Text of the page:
The Justice Department inspector general has completed a draft of its report criticizing law enforcement’s handling of the Hillary Clinton email probe, and current and former officials will begin reviewing the findings this week and lobbying for changes before the report probably becomes public next month, people familiar with the matter said.
Inspector General Michael Horowitz notified lawmakers in a Wednesday letter that the draft report was complete and being made available to the agencies and individuals it examined in the probe.
The report is expected to blast former FBI director James B. Comey for various steps he took in the investigation, particularly his announcing in July — without telling his Justice Department bosses what he was about to say — that the FBI was recommending that Clinton not be charged, and for revealing to Congress just weeks before the presidential election that the bureau had resumed its work, people familiar with the matter said.
It also will probably take aim at others at the FBI and Justice Department, and provide President Trump, a frequent vocal critic of the department and Comey in particular, with political ammunition to press his case that law enforcement has been out to get him. Trump last month blasted former FBI deputy director Andrew McCabe after the inspector general released a separate report accusing the ex-No. 2 official of inappropriately authorizing a media disclosure, then lying several times to investigators about it.
McCabe was fired from the FBI just 26 hours before he could retire and collect his full benefits, and his case has been referred to the U.S. Attorney’s Office for the District of Columbia to determine whether criminal charges might be warranted. McCabe disputes many of the inspector general’s findings and asserts his firing was politically motivated, as evidenced by Trump’s comments.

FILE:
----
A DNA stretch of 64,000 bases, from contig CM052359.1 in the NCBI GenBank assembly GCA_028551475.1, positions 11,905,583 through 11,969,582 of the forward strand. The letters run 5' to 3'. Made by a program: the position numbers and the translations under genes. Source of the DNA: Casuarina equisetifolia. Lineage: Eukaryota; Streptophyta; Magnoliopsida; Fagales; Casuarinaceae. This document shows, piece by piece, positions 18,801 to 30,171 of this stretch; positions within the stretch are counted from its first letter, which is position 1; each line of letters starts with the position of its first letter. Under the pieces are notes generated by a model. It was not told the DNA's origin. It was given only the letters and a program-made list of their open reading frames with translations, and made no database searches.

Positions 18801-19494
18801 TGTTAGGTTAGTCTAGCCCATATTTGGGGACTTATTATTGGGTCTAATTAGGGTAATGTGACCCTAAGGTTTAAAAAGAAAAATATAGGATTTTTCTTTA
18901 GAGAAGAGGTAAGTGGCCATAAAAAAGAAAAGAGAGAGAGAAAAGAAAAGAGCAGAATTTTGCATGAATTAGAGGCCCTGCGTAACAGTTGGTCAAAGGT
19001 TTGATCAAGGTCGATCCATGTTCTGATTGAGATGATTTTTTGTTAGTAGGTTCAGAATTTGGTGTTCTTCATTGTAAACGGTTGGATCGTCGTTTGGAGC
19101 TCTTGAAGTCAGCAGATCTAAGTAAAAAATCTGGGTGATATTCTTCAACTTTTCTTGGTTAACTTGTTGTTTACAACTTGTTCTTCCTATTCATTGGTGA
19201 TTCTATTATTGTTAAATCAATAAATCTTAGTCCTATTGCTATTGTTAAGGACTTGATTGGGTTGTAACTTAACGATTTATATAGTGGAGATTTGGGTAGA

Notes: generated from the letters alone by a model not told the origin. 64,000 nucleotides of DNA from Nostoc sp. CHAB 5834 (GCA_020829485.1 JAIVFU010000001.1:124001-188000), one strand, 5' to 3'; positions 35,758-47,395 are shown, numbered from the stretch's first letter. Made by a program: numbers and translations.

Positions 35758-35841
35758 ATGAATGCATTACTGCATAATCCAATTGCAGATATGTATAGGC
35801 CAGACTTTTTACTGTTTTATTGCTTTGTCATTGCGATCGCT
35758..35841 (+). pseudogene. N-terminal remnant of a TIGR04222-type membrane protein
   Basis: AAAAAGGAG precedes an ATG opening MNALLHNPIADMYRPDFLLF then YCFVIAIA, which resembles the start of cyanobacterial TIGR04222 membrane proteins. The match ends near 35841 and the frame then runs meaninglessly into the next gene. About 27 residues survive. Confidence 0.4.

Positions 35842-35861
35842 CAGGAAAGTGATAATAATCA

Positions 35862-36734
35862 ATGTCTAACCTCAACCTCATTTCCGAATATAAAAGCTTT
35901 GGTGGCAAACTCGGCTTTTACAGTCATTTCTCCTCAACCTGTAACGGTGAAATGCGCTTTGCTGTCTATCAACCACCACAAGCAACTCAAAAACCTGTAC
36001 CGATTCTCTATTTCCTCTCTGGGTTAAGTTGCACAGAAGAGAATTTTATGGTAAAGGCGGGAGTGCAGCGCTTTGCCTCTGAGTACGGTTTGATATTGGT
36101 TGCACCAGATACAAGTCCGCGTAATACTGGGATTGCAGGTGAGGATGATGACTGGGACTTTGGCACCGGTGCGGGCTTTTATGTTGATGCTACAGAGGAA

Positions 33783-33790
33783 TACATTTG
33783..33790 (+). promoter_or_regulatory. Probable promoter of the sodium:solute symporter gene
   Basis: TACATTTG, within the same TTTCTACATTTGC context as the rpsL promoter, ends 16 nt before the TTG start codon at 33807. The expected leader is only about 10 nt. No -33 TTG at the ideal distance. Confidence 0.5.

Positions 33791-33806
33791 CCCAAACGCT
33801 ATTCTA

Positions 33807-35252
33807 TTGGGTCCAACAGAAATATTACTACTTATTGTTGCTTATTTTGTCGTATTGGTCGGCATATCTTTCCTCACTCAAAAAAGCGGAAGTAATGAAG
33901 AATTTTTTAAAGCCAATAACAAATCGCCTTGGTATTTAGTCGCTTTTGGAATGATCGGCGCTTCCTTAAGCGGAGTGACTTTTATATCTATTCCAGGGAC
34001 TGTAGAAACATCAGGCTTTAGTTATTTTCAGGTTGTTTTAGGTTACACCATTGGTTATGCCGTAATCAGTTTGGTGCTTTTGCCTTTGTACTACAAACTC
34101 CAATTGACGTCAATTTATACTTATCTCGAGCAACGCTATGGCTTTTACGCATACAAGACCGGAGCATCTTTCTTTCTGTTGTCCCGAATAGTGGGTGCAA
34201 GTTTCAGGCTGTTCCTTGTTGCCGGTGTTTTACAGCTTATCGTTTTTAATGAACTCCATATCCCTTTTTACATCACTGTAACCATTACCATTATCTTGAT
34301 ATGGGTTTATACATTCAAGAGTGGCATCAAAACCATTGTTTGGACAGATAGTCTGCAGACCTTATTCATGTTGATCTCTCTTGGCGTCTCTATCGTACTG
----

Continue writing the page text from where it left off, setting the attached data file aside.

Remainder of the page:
Horowitz has since January 2017 been investigating broad broad allegations of misconduct involving the handling of the Clinton email probe, including Comey’s variousvarious letters and public statements on the matter and whether FBI or other Justice Department employees leaked nonpublic information. His opening of the investigation came amid an outcry from lawmakers and others, who alleged that Comey violated long-standing policies with his communications about the case and that information seemed to have leaked inappropriately — perhaps to former New York City mayor Rudolph W. Giuliani, who is now serving as the president’s private lawyer.
Those who will be given an opportunity to review a draft of the report include Comey, McCabe, former attorney general Loretta E. Lynch, former FBI lawyer Lisa Page and FBI agent Peter Strzok, according to several people familiar with the matter who spoke on the condition of anonymity to discuss a report that has not yet been made public. Page and Strzok were both key figures in the Clinton email probe, and they came to the particular attention of the inspector general and later, the public, for exchanging anti-Trump texts.
The two also worked on special counsel Robert S. Mueller III’s team, though both have since left or been removed. Page no longer works at the FBI.
It is normal for those mentioned in inspector general reports — whether they be people or government agencies — to review drafts. The inspector general typically incorporates their feedback and then issues a final report — a process that, in this case, is expected to take at least a couple of weeks.
A spokesman for the inspector general’s office declined to comment.
The FBI’s investigation of Clinton’s use of a private email server already has been intensely scrutinized by reporters and lawmakers, though the inspector general presumably will have access to documents and witnesses that others would not. Comey has also discussed his decisions in the case in his recently released book and in media interviews, generally defending the unorthodox steps the bureau took.
Comey has said publicly that he welcomes the inspector general’s review — though he conceded he might face criticism.
“With respect to how I made my decisions in the Clinton case, I think they’ll find they were made thoughtfully and deliberately,” he said in a recent interview with The Washington Post. “Whether they agree with them, whether they agree with the view that it was a 500-year flood and we made decisions in the best interests of the institution, or not, I don’t know. They might bang me for decisions and have a different view of it, but what I care about is the process, and I respect that process a great deal.”